Languages are the core of our cultural heritage
Failing to preserve multilingualism goes against the values on which the EU was founded, says Henri Malosse.
Henri Malosse | Photo credit: EESC
It’s a paradox: writing about the European Day of Languages for a website exclusively English language content. Yet this is the state of a¬ airs in Brussels, where even the European institutions have forgotten the long discussions of the European Community’s founding members.
Multilingualism was at the forefront of the EU’s original principles, in direct contrast to the UN’s five official languages and with the explicit intention of cultivating a state of equilibrium between the member states as well as the communities within them. The theory was that, at the EU level, each language would be treated equally, with all official documents being translated into the 24 official languages.
To our detriment, this ambitious rule is broken on a daily basis, when priority is given to the EU’s ‘working languages’ of English, French and German. Justifications of ‘practicality’ and ‘cost-reduction’ are distractions from the truth: the EU is compromising its principles of equality.
We should retain our respect for the people of Europe, whose languages are an extension of their cultures and – by definition - their identities. Globally, we are witnessing enormous cultural loss. It is estimated that one language disappears every 14 days.
In Europe, there are more than 100 spoken languages, including those cherished by minority groups, such as Welsh, Sardinian, Corsican, Basque and Frison. Each of these languages contains complexities of literature, poetry, ritual and history. The loss of any of these languages would be equivalent to the loss of a nation’s soul.
Many European nations have gone to great lengths to preserve their linguistic heritages. For example, in Wales, the government has attempted to revitalise the language by incorporating learning into primary schools and by engaging with local communities that continue to value the Welsh language.
Fellow EESC member Bryan Curtis shared his story with me. “I am a bad Welsh speaker,” he admitted, “but my son is better. My grandson speaks fluently, and my great-grandson, at only five years old, well, he only speaks Welsh.”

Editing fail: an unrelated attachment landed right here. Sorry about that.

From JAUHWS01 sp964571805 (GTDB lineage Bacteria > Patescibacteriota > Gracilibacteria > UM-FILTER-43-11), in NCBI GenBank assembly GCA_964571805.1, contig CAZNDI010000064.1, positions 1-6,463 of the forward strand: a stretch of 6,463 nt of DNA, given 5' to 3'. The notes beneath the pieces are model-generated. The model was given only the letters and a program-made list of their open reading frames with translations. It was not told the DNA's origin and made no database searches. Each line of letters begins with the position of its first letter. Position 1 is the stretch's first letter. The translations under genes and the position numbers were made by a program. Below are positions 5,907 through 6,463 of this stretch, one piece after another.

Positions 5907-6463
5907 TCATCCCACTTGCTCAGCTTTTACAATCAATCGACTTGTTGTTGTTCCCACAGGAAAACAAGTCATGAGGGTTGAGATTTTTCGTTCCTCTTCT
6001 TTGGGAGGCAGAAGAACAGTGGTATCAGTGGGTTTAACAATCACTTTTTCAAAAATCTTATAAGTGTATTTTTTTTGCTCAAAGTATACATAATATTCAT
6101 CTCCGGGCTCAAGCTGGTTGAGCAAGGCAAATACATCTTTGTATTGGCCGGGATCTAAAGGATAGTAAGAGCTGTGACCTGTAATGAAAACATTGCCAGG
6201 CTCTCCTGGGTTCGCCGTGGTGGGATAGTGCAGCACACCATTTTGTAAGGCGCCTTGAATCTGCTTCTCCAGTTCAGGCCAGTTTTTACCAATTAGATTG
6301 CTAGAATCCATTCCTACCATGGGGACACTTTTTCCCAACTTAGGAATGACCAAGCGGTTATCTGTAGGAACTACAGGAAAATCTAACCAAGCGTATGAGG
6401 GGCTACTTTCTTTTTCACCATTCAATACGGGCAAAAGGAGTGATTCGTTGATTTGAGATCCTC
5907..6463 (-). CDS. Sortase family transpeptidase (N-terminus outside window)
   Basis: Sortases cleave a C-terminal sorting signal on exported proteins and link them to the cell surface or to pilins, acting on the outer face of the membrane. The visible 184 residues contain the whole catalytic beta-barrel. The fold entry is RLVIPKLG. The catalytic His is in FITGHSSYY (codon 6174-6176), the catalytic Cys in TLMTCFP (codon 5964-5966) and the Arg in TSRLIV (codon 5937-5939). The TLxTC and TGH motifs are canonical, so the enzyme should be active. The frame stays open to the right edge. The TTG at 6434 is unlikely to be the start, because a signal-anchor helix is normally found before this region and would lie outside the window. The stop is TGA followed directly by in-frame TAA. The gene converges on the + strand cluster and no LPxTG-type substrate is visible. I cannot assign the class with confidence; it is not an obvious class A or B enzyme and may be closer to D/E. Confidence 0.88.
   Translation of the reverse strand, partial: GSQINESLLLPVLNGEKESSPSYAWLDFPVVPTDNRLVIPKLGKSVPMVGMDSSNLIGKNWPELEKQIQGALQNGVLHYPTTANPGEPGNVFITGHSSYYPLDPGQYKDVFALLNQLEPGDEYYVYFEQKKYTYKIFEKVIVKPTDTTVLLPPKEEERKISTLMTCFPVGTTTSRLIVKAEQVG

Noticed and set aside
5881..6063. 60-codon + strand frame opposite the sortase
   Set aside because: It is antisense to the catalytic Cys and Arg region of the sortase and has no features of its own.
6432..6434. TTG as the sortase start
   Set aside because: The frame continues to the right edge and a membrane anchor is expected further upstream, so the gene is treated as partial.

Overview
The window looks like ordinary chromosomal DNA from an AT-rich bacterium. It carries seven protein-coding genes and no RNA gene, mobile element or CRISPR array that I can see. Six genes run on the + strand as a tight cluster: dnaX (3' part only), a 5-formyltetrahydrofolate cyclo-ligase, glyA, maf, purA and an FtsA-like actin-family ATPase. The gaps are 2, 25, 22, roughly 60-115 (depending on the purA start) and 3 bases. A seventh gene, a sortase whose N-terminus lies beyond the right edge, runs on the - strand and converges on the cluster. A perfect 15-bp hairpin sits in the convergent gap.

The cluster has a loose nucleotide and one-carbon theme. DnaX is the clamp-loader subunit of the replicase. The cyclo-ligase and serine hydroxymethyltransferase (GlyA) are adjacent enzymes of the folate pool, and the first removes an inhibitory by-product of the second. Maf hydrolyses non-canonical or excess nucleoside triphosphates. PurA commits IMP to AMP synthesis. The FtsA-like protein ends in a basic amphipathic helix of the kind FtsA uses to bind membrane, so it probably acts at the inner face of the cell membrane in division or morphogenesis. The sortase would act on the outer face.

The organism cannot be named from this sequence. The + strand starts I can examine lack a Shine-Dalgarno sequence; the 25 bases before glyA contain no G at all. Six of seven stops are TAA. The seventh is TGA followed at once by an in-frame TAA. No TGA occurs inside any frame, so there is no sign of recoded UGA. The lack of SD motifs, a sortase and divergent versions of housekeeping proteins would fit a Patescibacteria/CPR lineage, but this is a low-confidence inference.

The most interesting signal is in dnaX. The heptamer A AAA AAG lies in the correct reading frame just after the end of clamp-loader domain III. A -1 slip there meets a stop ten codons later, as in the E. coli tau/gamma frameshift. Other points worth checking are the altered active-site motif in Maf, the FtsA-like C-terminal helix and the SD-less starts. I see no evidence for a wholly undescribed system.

It is deeply frustrating that when you listen to the technocratic ‘Brussels speak’, the words are often empty of content or emotion, filled with platitudes and pleasantries rather than passion and vision. This is a sharp contrast to the force of our diverse languages, which are rich with sentiment and charge.
The loss of this linguistic depth has also exacerbated the divide between citizens and bureaucrats, risking the stability of our democracy. People no longer feel connected to the institutions tasked with representing them. A lack of citizen engagement in the democratic process is a real and persistent problem, one which will reverberate throughout coming generations.
Engagement is based on communication, and when linguistic sentiment is lost to the standardisation of language and the coercion of ‘political correctness’, we lose all hope of truly understanding each other. We lose all hope of comprehension, and as a consequence, the hope of adequately representing the depth of diversity across Europe.
The Council of Europe has proposed a European convention for minority languages, which France has subsequently refused to ratify. It seeks to deny official recognition for the Corsican, Basque, Occitan, Breton, Catalan and Alsatian languages. This is not only disrespectful; it is an example of institutional discrimination against minority groups.
On Europe’s Day of Languages, European leaders must demonstrate their appreciation of our true European heritage by ensuring all European languages are equally protected.
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